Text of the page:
I made my own vanilla essence by breaking a vanilla bean into two or three pieces, putting them into a small glass jar and adding brandy. In this way, I created a more natural vanilla essence than the imitaton vanilla essences at the supermarket. I looked at the ingredients of the artificial stuff and saw that it was alcohol based. Brandy works well as the alcohol base.

    Reply
  4. Nano

    I use beaten eggs with about a teaspoon each of water and potato starch which is beaten together well with a fork or whisk to get the lumps out. When pan fried in coconut oil it comes out stretchy like a crepe or blintz wrapper. It tastes good with raspberry jam.

    Reply
  5. Nano

    My daughter and I made lemon bars with a cookie like base of Vitamix ground raw almonds, coconut sugar, a couple of tablespoons of gluten free flour and coconut oil. For the top we used the juice of three big lemons and a lime, coconut sugar and three eggs. It came out great! We topped it with sifted powdered sugar. I just realized I can make them for Passover if I can find Passover coconut sugar and coconut flour to use instead of the gluten free flour.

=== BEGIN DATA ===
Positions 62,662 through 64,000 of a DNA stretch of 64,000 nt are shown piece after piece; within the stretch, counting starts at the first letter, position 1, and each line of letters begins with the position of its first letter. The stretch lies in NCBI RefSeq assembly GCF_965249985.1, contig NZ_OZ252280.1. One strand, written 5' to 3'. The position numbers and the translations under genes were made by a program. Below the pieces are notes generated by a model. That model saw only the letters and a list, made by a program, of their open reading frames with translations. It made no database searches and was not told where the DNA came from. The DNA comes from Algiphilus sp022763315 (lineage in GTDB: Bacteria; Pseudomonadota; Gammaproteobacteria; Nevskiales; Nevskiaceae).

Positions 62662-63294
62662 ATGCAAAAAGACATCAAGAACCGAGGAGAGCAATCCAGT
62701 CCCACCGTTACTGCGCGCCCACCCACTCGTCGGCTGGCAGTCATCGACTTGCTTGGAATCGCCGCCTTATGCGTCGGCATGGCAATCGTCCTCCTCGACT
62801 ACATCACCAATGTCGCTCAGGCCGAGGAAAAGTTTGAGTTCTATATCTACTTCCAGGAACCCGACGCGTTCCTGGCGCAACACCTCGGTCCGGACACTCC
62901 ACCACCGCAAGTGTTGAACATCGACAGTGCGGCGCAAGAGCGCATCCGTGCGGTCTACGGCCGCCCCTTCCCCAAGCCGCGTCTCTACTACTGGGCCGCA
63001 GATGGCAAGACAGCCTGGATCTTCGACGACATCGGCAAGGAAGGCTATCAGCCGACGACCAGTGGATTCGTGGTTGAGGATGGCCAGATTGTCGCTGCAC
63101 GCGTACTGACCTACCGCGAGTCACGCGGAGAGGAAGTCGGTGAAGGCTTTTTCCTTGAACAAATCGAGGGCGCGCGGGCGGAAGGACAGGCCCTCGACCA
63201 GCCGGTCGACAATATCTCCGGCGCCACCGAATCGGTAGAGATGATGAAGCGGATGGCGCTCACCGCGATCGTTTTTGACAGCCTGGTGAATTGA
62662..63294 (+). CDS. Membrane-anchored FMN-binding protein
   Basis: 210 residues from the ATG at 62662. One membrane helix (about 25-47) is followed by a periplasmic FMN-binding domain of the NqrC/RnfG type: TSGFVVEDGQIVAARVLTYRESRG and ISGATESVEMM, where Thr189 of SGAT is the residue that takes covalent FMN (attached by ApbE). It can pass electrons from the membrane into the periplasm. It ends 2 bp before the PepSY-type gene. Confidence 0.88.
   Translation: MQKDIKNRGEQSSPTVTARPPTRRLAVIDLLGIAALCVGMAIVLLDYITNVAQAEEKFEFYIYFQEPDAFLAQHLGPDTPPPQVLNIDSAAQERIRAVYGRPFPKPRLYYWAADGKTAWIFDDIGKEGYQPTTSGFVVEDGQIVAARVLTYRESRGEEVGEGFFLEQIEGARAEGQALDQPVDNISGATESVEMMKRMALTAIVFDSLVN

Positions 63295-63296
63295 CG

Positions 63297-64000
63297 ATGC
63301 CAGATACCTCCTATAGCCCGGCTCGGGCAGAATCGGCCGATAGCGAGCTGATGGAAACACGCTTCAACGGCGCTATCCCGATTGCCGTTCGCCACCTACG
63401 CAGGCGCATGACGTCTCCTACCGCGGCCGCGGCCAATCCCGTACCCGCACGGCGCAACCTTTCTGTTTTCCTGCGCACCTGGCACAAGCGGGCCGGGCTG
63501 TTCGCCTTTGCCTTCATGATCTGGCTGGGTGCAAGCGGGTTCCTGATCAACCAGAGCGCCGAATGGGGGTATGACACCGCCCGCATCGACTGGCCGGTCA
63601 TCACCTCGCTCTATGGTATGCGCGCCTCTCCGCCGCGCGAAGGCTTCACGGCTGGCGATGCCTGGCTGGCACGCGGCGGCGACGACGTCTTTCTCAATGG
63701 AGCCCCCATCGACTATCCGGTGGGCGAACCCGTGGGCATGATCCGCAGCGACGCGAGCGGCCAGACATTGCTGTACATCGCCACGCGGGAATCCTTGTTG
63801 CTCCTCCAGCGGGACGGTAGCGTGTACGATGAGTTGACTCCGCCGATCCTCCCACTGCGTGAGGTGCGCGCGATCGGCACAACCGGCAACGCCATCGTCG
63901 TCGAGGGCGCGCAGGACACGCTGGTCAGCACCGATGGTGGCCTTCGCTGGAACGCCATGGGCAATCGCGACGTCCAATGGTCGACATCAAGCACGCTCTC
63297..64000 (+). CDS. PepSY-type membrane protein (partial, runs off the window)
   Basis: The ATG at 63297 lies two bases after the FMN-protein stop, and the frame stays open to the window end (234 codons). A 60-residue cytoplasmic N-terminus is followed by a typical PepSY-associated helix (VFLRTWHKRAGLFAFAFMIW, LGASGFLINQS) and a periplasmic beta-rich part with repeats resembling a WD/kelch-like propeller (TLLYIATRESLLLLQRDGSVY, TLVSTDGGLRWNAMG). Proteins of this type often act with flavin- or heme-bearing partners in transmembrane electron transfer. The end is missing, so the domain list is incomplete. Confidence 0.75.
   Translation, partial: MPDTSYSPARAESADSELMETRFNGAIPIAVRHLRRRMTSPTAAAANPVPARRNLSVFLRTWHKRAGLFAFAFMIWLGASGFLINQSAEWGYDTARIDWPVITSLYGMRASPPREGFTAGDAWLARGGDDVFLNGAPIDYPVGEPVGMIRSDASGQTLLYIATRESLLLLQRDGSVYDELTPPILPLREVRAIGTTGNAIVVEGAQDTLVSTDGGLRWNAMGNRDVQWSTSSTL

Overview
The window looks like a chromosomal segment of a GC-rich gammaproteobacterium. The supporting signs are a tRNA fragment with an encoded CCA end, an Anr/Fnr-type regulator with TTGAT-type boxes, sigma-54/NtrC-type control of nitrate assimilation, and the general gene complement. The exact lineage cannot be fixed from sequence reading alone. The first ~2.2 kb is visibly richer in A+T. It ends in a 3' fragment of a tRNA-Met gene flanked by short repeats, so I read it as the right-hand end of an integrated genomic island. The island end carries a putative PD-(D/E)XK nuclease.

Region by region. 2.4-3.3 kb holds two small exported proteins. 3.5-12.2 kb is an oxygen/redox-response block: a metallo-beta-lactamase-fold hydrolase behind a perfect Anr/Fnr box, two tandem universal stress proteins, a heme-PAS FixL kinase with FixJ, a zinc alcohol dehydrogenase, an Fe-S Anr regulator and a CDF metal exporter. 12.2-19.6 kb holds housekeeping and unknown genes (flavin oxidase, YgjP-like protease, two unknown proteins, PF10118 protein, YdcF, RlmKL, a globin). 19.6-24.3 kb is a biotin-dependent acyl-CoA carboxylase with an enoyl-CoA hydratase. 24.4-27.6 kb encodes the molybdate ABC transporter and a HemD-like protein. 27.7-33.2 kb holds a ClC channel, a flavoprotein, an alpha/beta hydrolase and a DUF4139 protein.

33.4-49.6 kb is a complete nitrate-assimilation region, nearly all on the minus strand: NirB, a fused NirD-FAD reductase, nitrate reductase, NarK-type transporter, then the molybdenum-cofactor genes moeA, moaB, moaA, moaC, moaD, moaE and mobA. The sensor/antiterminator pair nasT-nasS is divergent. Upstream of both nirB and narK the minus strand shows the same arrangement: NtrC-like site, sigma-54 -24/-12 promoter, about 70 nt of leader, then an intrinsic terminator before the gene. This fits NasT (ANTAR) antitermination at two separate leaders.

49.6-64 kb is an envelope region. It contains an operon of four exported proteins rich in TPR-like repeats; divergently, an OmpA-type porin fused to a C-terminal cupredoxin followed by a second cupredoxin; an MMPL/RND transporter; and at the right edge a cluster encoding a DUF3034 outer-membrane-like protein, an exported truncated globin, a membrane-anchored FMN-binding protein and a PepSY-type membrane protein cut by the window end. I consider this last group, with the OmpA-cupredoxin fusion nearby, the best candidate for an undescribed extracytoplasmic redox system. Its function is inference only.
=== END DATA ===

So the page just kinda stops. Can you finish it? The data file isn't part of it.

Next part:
Reply
  6. Nano

    I found information about Passover coconut products on this site, specifics follow:
    http://www.kashrut.com/Passover/MiscProductInfo/

    Misc. Passover Product Information

    This list was prepared by Arlene Mathes-Scharf
    The source of the information is listed with the information.
    This information is for Passover 2015.
    These products without certification should be purchased before Passover.
    (list updated March 27, 2015).

    Are the following products usable for Passover without Passover certification?

    Coconut

    Coconut Oil- Spectrum Organic Virgin/Crude Coconut Oil (unrefined) -yes (plain OU)
    Coconut Flour
    Coconut Secrets (Star-K) usable for Passover

    Coconut, shredded: Sweetened or flavored requires Passover certification.
    If it is not sweetened or flavored, and contains no other ingredients, it is acceptable without Passover certification.(cRc)
    Coconut Secret aminos, sap, sugar plain Star-K acceptable for Passover

    Reply
  7. Rocky Mountain Jew

    These ideas and recipes sound awesome. We might test the lemon bars as it gets closer to the holiday.

    Reply